Romeo and Juliet is a play based on love, fate, change and tragedy. It tracks the story of two lovers from opposing families' ancient feud, in death. Like most stories, the major characters play an important role, such as the decisions in which they take. Yet the minor characters also have a good deal of influence over the ultimate destinies of Romeo and Juliet.
The first minor character to be mentioned should be Tybalt. He was a butter enemy of Romeo, and had he not been 'slain', Romeo would never had been banished. In Act 3, Scene 1, Tybalt kills Mercutio when Romeo attempts to come between the combatants and averts the fight. Out of blind rage, Romeo kills Tybalt. "And in my tmeper soften'd valours see!" Had Romeo not decided to exact revenge on Tybalt, perhaps the Capulets might have accepted him as a son. This would mean that Romeo and Juliet would not have had to hide their love for each other. Tybalt, indeed, had a large effect on the lives of Romeo and Juliet, by killing Mercutio.
Another minor character thought to have shaped the destinies of Romeo and Juliet is Paris. In Act 3, Scene 5, Lady Capulet announces that Juliet is to marry Paris. "The County Paris, at Saint Peter's church, Shall happily make thee there a joyful bride." Juliet obviously refuses and goes to Friar Laurence for help. Friar Laurence devises a plan, which will prevent the marriage and reunite Romeo with Juliet. However, this plan goes horribly wrong, perhaps causing the deaths of Romeo and Juliet. If Paris had not wished to be with Juliet, none of the following would have occurred.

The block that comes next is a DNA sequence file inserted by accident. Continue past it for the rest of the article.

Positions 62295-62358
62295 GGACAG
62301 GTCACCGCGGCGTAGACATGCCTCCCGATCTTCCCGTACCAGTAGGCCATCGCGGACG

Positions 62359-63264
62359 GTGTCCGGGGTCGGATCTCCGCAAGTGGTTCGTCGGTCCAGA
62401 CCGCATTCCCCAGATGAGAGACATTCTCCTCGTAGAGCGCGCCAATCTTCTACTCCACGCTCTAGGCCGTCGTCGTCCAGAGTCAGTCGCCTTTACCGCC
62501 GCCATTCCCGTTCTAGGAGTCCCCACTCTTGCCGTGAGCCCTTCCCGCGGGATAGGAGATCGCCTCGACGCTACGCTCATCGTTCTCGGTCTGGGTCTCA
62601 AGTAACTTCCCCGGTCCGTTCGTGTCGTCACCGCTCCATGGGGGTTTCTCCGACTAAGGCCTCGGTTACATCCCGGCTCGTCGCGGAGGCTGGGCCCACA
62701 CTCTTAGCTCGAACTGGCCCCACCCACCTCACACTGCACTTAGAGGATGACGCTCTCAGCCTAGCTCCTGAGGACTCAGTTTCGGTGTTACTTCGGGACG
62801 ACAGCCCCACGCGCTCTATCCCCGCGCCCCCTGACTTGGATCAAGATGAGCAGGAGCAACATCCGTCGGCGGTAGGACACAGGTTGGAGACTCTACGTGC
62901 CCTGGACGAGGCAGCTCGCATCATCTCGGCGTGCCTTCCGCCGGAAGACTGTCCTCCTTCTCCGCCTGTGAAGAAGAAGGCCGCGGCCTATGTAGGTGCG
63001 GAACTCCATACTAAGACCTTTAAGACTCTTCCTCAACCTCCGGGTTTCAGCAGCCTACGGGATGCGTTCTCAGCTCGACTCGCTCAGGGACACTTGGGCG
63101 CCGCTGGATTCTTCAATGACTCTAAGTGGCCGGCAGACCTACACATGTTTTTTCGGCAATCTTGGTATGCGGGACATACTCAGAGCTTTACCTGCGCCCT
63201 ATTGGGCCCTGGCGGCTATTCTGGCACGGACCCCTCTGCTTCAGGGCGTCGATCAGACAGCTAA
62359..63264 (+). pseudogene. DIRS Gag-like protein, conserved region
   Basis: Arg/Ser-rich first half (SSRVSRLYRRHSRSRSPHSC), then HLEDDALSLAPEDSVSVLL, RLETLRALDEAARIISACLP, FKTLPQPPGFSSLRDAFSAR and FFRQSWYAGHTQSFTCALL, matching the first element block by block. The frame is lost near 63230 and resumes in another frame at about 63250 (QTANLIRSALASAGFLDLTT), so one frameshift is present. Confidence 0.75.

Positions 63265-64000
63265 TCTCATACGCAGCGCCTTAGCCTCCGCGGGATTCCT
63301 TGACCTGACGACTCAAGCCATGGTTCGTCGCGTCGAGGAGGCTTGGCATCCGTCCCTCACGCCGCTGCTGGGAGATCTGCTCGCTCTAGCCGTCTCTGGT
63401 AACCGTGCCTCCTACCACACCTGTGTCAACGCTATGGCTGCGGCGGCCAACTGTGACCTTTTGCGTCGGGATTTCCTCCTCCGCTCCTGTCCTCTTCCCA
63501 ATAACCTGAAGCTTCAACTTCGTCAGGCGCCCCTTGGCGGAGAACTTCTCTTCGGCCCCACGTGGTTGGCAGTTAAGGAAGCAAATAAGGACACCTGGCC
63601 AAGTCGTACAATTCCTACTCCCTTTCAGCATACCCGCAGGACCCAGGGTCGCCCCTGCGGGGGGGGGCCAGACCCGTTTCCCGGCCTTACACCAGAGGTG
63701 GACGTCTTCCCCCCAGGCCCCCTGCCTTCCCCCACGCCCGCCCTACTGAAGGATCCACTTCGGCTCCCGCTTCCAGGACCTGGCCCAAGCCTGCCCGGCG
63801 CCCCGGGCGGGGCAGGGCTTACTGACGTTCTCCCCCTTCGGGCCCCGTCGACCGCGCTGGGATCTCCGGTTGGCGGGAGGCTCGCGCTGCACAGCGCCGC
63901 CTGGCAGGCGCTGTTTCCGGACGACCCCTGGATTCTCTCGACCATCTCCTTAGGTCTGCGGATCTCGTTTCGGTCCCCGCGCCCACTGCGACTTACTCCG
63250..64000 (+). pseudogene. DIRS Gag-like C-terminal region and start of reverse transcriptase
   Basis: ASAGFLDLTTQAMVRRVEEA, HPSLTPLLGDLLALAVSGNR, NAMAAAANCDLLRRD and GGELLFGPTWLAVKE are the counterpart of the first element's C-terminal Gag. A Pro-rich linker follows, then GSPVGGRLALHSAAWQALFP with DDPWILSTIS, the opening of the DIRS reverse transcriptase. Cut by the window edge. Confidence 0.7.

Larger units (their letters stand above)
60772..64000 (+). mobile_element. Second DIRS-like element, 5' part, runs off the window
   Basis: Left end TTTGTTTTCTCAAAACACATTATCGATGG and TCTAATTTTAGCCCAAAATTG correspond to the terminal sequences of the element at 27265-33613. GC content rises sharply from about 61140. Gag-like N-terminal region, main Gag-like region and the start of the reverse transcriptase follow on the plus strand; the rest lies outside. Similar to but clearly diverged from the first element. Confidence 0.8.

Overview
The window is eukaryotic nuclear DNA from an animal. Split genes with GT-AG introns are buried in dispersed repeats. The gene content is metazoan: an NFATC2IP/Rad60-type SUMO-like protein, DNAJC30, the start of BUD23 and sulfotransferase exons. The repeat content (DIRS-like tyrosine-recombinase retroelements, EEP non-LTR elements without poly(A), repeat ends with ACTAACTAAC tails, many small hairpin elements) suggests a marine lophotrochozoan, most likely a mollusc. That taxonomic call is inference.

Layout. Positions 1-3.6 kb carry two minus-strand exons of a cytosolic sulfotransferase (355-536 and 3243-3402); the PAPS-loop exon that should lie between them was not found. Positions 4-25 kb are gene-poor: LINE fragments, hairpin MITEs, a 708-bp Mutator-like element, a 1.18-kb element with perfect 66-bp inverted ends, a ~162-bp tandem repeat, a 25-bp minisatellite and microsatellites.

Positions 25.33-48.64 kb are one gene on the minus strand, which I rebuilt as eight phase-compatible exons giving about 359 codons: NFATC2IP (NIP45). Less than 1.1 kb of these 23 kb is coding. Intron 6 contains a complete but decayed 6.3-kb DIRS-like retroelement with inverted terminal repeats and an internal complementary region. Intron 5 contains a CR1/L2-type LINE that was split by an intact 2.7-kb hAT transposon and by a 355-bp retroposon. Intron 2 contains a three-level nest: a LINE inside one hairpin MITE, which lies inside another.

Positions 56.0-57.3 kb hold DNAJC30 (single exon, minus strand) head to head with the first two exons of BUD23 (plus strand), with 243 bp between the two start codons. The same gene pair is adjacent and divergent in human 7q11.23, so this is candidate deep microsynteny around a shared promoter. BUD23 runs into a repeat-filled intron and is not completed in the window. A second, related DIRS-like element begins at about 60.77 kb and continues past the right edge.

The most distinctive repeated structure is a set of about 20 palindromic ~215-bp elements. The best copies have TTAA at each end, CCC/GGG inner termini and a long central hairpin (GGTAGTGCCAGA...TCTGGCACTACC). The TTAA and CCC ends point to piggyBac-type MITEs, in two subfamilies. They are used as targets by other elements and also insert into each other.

Friar Laurence gives a letter to Friar John to send to Romeo about Juliet's plans. But Friar John was unable to find Romeo. "Nor get a messenger to bring it thee, So fearful were they of infection". This is another example of a minor character playing an important role.